Fear is one of the most primal emotions that man faces. When you are faced with the object of your fear, the immediate visceral response is fight or flight. However, in order to truly become successful in life one must embrace fear and use it to channel the drive to succeed.
To understand how to embrace fear and transform it into a positive force in your life, we need to look at fear in its two stages. When people think of fear and being afraid, they think of temporary paralysis, immediate perspiration, increased heart rate and a knot in our stomach. However, what is curious is that this is most often a fact of feeling, rather than being caused by the fearful object itself. So, for instance, if one is afraid of spiders, the reaction is caused only be how we imagine or perceive the spiders; rather than whether or not the spider is fearful itself.
Why we attempt to look at fear this way is because understanding the double action of fear makes it far easier to conquer what we are most afraid of. To take an example, if you look at your reaction to spiders (say) from a third person, removed point of view you will sooner than later realize that it is just a feeling much like anything else. Looking at the very visceral and real reaction to objects as a mere feeling is the first step towards conquering it. This is crucial in turning fear into a conquered ally rather than a fearful adversary. The negative outcome that is produced by the objects are turned into a more positive force since we are now viewing fear as something that can be overcome.
For someone who works in a stressed out environment, this is important because it helps you appreciate that fear is unreal. So when you are faced with deadlines, last minute decisions, goals, commitments and high-pressure expectations; understanding that the anxiety is temporary and only about as normal as anger, happiness or sorrow is the recipe for success. Fear can be our inspiration and driving force simply because it presents the potential to stimulate work. When faced with deadlines around the corner, it is a common observation that the work volume increases tremendously. This same fear, however, can be overcome and looked at as a positive stimulator of inspiration.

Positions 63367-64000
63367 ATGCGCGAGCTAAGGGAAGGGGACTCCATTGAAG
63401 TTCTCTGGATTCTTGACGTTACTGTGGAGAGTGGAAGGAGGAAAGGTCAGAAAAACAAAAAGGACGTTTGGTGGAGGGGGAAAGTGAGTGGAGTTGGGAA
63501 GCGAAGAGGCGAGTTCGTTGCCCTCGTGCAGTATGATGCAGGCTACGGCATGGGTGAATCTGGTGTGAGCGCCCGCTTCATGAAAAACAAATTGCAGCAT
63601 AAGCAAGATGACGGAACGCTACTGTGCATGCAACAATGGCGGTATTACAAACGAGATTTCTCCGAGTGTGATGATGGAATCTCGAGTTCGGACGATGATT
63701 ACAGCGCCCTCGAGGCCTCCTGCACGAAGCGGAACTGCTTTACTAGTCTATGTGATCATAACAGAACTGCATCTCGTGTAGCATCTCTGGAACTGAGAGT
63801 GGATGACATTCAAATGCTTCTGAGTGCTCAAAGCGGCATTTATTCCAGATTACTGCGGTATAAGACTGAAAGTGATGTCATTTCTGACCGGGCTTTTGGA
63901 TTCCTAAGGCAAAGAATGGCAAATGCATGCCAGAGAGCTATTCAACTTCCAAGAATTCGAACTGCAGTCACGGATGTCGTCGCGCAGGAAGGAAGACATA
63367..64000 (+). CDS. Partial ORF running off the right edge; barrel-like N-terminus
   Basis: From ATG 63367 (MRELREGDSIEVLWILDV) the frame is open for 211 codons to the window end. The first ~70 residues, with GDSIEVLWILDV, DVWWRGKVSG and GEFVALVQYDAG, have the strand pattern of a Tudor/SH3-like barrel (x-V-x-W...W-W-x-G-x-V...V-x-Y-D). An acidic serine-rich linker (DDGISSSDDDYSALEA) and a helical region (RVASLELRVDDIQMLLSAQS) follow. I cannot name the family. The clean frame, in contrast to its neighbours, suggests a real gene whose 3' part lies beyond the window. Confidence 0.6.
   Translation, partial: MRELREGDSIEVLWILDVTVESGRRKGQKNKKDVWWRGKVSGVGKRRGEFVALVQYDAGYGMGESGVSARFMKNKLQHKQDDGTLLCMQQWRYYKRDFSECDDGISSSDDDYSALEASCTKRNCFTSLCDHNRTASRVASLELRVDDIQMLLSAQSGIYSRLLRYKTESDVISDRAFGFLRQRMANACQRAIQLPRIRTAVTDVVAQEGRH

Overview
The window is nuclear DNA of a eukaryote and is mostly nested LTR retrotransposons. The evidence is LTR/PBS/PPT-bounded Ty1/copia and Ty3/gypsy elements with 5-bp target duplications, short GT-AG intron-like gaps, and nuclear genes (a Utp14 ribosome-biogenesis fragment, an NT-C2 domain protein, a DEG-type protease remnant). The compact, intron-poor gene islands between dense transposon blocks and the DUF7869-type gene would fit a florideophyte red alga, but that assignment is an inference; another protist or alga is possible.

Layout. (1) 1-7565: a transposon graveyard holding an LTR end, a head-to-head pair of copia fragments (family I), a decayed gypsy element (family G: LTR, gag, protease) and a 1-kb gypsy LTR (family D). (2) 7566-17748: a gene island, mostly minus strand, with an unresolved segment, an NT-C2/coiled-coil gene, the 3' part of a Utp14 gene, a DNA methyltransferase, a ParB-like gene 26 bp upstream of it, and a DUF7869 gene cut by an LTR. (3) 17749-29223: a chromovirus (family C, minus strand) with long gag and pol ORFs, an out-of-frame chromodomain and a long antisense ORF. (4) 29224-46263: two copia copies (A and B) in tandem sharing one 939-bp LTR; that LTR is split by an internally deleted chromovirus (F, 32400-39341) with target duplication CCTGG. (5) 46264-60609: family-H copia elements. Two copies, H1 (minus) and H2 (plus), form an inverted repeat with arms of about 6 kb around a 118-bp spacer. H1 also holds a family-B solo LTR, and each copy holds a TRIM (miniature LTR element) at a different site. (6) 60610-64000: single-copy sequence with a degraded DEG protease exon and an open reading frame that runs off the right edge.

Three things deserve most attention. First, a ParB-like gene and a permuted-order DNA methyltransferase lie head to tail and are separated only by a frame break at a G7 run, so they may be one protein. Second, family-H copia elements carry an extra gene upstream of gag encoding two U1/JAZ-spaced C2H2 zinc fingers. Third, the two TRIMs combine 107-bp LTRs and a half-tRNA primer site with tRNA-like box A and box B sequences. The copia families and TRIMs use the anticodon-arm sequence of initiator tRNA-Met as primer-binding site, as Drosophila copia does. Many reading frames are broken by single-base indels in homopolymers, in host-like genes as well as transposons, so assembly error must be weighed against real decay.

Focusing on the goals rather than the fear is a perfect way to transform anxiety into something positive. Rather than imagining situations where your job is on the line for a particular assignment, it is more productive to think of the rewards that await you at the end of completion. Furthermore, looking at fear and dreams as by-products of your imagination might probably yield better results than looking at them as something bigger than yourself. As mentioned above, fear is meant to be an instigator of a ‘flight or fight’ response. Using this to propel reaction and shifting goals to the future instead of the past is the best way to use fear as motivation. Looking ahead where fear brings results will not only change the mindset for the better, but will also yield immediate, positive results.